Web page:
California biotechnology giant Chiron Corp. has agreed to buy British rival PowderJect Pharmaceuticals for $810 million to get the company’s flu vaccine, published reports said.
Emeryville-based Chiron, the third-largest biotech company in the U.S., is expected to announce as soon as today that it will pay $8.91 a share, a 3.8% premium to PowderJect’s closing price Friday.
A spokesman for Chiron declined to comment Sunday. Representatives of PowderJect were unavailable.
The takeover was reported by London’s Sunday Telegraph and by Bloomberg News.
PowderJect makes Fluvirin, the second-best-selling flu vaccine in the U.S. Sales of Fluvirin totaled $151.7 million in the fiscal year ended March 31, a 40% increase from 2002.
Chiron, which sells vaccinations for rabies, meningococcal C disease and childhood illnesses such as polio, measles and mumps, would become a key player in the flu vaccine market. That part of the market is highly attractive, with revenues estimated at $500 million to $700 million worldwide. Some analysts predict that flu vaccines will generate $2 billion in revenues over the next five years.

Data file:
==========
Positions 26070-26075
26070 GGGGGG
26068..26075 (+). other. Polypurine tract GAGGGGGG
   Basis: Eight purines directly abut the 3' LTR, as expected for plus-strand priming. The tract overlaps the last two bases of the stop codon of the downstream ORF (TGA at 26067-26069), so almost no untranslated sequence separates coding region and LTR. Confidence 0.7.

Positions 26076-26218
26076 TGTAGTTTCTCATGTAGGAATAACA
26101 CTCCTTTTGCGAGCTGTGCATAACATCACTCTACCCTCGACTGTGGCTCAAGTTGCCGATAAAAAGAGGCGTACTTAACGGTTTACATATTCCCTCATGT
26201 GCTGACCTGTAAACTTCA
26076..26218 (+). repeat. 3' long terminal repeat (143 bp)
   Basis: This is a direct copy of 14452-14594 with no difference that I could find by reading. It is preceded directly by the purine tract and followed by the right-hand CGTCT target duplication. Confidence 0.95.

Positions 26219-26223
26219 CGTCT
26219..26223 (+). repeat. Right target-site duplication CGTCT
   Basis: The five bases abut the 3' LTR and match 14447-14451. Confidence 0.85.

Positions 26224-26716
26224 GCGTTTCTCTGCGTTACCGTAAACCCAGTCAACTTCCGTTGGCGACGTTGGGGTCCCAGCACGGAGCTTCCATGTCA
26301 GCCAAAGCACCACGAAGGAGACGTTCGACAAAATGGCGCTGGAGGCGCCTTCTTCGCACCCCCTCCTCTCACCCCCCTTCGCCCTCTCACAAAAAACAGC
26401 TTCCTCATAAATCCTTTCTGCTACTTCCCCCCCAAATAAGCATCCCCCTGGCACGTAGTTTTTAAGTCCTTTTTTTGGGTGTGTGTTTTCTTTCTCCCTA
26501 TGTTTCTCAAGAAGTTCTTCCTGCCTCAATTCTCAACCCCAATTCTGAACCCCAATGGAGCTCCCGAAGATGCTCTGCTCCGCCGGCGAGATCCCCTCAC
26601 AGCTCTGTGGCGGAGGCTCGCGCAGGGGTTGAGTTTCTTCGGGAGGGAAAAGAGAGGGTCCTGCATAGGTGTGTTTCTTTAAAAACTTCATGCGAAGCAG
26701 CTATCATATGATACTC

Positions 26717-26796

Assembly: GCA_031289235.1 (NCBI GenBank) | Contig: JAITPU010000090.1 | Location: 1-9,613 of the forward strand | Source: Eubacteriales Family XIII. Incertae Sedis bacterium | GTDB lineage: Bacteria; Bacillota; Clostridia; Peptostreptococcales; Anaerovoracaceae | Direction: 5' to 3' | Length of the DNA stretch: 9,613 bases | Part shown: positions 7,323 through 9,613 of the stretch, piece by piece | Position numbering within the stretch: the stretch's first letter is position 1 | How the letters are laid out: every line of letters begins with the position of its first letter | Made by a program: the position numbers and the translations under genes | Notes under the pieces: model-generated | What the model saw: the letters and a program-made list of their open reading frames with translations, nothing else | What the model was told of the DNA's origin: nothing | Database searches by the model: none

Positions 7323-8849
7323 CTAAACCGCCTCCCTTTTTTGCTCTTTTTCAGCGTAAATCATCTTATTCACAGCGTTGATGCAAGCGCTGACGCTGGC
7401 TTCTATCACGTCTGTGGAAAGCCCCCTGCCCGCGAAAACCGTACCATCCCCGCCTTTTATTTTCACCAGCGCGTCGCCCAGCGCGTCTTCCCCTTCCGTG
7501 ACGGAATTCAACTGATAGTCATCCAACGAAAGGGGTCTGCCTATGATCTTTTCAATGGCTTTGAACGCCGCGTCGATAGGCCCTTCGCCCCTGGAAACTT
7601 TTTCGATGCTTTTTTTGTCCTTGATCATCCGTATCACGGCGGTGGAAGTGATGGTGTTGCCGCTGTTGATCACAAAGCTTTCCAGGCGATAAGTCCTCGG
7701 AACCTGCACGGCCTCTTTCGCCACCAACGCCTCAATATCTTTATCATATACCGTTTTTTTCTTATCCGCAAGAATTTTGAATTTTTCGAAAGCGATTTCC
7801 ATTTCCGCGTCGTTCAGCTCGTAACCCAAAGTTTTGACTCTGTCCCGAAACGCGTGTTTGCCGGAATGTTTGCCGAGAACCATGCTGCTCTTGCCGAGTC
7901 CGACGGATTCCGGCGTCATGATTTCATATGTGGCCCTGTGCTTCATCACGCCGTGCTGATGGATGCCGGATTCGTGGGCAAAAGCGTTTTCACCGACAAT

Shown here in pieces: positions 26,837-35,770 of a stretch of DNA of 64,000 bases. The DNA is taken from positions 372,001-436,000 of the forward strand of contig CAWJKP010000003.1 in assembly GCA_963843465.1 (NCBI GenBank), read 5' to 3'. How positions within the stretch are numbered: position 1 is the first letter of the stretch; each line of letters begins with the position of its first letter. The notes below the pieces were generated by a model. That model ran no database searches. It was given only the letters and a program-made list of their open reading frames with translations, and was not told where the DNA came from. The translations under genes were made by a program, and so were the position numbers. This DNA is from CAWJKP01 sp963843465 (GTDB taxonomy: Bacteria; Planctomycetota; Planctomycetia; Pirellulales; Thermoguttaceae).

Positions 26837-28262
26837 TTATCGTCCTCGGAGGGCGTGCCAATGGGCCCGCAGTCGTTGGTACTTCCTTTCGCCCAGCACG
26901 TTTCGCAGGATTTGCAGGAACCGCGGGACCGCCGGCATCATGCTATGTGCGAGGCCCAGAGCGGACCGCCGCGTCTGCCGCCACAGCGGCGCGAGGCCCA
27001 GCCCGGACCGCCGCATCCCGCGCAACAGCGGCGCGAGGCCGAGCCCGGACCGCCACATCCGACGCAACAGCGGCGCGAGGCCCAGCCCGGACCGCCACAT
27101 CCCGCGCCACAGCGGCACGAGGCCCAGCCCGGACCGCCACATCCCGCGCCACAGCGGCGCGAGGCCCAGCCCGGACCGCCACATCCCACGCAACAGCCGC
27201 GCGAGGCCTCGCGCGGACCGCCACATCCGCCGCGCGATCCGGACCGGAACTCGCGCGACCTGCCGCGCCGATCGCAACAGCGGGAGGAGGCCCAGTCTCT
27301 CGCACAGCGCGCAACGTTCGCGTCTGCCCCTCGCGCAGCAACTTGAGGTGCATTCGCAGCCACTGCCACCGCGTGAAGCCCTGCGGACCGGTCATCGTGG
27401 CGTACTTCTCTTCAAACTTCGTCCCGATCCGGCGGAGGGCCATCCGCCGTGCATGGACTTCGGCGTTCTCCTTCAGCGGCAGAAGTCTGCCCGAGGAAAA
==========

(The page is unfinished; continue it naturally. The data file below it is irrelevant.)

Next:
Chiron, which also makes blood-testing products and biotechnology drugs, sells many of its products in Europe and other parts of the world. Only the company’s rabies vaccine is sold in the U.S. Sales of Chiron vaccines reached $357 million last year.
The acquisition also would give Chiron experimental technology that allows the injection of drugs in powder form, without the use of a needle.
Cambridge, England-based PowderJect supplies smallpox vaccine to Britain and is in the running for another smallpox contract with the British government.
Last month Chiron said first-quarter profit rose to $62.5 million, or 33 cents a share, contrasted with a loss of $18.9 million, or 10 cents, in the same quarter a year before.
Shares of Chiron fell $1.09 on Friday to $41.05 on Nasdaq.